The Problem With Social Media… Engagement
Most businesses today have some visible social media presence. In fact, as of 2015 – although not all actively engaging in an on-going marketing strategy through these platforms – more than 50 million businesses have a company Facebook page alone.
When done right, marketing on social media can be very effective. It allows you to generate and spread awareness, create a dialogue about your brand, increase conversions, drive offline actions and increase sales leads. This is vastly evident from Fortune 50 companies all the way down to home-based crafters on Facebook. After all, it’s all about creating a marketing strategy that aligns to your core business goals, then using the most effective tactics and channels to achieve them.
However, many brands have been disappointed to realise their social media efforts are not paying off as well as expected, and that social media isn’t as suited to build meaningful customer relationships as they might have thought.
What’s more, despite any mention of social media being enveloped in terms such as ‘social,’ ‘network’ and ‘engagement,’ it is becoming increasingly recognised that social media is NOT necessarily the place to build meaningful engagement with consumers.
This is, in part fuelled by the fact social media is often used as a channel to communicate at scale – a mere tool used to shout messages to the masses. Fundamentally, social media is considered just like any other traditional distribution channel available. The only difference being emojis, likes, retweets and followers who might hear us when we shout our messages at them, and they may even shout back.
No magic bullet
But here’s the key: simply opening an Instagram account does not automatically earn you a ready-made and loyal base of fans engaged in conversation – that conversation which is key to any social media marketing success.
According to research by Forrester, social media posts only reach 2% of their audience on social networks and is only shared or liked by 0.2% of those. It also appears that being active on Facebook and engaging with branded content aren’t mutually exclusive. The average Facebook user only likes an average of 10 business pages and even when a consumer actually clicks the ‘like’ button, it doesn’t necessarily mean they have a desire to engage. The stark reality is that social media messages are not only, not reaching their intended audiences, they are not engaging with them either.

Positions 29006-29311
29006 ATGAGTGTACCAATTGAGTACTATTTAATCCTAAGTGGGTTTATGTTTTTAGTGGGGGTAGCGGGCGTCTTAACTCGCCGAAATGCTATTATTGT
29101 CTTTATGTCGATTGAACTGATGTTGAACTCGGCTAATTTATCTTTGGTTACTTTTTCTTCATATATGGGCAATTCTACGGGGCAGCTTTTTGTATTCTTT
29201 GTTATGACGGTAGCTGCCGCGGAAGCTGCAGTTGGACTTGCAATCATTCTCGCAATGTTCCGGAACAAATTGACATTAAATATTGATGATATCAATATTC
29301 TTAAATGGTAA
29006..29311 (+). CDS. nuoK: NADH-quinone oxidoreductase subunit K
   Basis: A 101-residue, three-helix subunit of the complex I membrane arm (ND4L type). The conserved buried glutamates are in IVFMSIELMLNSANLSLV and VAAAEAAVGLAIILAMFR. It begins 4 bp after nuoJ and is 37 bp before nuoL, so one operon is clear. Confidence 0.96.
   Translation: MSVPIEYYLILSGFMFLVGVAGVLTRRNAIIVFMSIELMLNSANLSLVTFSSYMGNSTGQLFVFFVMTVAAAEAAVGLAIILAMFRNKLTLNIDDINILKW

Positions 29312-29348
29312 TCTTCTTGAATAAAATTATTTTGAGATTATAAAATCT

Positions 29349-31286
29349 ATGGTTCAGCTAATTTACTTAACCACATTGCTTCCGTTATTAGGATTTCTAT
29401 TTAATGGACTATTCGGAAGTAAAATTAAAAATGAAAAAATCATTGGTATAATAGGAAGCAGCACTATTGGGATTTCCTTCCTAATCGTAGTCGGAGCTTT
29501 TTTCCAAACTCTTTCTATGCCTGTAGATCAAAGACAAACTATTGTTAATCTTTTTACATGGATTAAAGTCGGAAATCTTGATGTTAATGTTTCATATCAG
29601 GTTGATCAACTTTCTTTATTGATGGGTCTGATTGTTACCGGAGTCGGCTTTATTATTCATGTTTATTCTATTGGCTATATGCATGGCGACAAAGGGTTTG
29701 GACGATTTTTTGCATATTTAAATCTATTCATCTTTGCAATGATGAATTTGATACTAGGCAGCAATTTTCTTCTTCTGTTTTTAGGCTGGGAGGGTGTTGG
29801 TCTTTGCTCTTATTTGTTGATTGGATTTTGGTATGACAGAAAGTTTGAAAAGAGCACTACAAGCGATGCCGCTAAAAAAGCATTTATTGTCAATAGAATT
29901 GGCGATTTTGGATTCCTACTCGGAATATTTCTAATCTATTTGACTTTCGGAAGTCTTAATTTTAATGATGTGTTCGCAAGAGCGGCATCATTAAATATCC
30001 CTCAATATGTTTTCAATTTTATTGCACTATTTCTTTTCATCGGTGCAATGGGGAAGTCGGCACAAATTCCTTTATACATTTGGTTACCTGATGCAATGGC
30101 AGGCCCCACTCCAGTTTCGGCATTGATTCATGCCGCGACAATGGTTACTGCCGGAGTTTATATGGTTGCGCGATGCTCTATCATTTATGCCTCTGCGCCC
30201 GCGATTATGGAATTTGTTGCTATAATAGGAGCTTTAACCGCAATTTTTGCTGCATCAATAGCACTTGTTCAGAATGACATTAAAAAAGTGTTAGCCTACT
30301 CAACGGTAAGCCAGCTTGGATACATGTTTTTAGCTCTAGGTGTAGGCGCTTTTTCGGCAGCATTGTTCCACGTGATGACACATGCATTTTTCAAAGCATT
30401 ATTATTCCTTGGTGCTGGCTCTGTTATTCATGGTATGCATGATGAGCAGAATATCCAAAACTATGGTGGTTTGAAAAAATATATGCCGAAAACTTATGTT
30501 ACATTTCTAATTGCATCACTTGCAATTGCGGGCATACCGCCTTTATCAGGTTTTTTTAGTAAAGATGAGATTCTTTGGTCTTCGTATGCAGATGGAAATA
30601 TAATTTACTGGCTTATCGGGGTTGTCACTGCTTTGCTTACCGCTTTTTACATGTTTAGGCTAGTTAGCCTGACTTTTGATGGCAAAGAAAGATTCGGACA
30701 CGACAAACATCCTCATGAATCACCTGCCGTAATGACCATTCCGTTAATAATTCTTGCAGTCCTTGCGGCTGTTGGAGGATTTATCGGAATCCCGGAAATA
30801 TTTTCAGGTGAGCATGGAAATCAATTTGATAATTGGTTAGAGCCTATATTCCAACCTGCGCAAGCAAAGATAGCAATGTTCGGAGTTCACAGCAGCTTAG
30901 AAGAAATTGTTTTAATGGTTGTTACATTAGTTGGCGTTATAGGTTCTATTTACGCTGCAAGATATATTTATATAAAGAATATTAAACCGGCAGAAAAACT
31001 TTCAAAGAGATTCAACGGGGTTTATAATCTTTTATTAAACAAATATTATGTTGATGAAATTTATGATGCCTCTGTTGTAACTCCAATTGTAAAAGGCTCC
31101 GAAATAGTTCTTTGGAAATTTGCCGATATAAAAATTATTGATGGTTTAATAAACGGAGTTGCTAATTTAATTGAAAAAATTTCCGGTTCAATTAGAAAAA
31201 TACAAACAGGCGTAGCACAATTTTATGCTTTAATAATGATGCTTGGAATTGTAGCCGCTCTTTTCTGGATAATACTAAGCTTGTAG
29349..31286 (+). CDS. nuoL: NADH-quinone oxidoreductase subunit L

So, as organic reach on social networks plummets, brands are searching for alternative means to accommodate their customer-centered engagement requirements, in ways that social networks alone cannot accommodate. For marketers to make this happen, they need to take an inward look and bring engagement home.
Own the media
Now is time for brands to focus on connecting with consumers on their owned space. By establishing community platforms on their own websites, organisations can build up a membership of individuals with common interests aligned with the company’s offerings. Marketers can set the tone of conversations and facilitate dialogue that will impact the bottom line.
Unhindered by limitations associated with public social media platforms, such as the squeezing of brand organic reach on social media, brands are realising that branded communities offer an opportunity to fill the ‘engagement void’ social media creates. They essentially create a brand-consumer dialogue way beyond the more one-sided relationship social media channels offer. Bringing engagement home, to a fully owned online community makes complete sense in a customer-centered strategy.
That is not to say that I advocate brands not investing in their social network presence. Facebook and LinkedIn are extremely worthwhile ‘pay-to-play’ networks for targeted and personalised reach. However, they are no longer reliable as the sole networks for organic conversations, or as a complete solution for supporting customer questions. Both social media and branded communities should be in your toolbox if you’re trying to engage with your audience, whether that is your customers, fans, partners, or prospects.
But to truly to stand out from the crowd and create meaningful, valuable and long lasting relationships with your audience, you must put your website firmly at the heart of your customer engagement strategy, leveraging innovative social business technology. This is the way to win in today’s digital marketplace.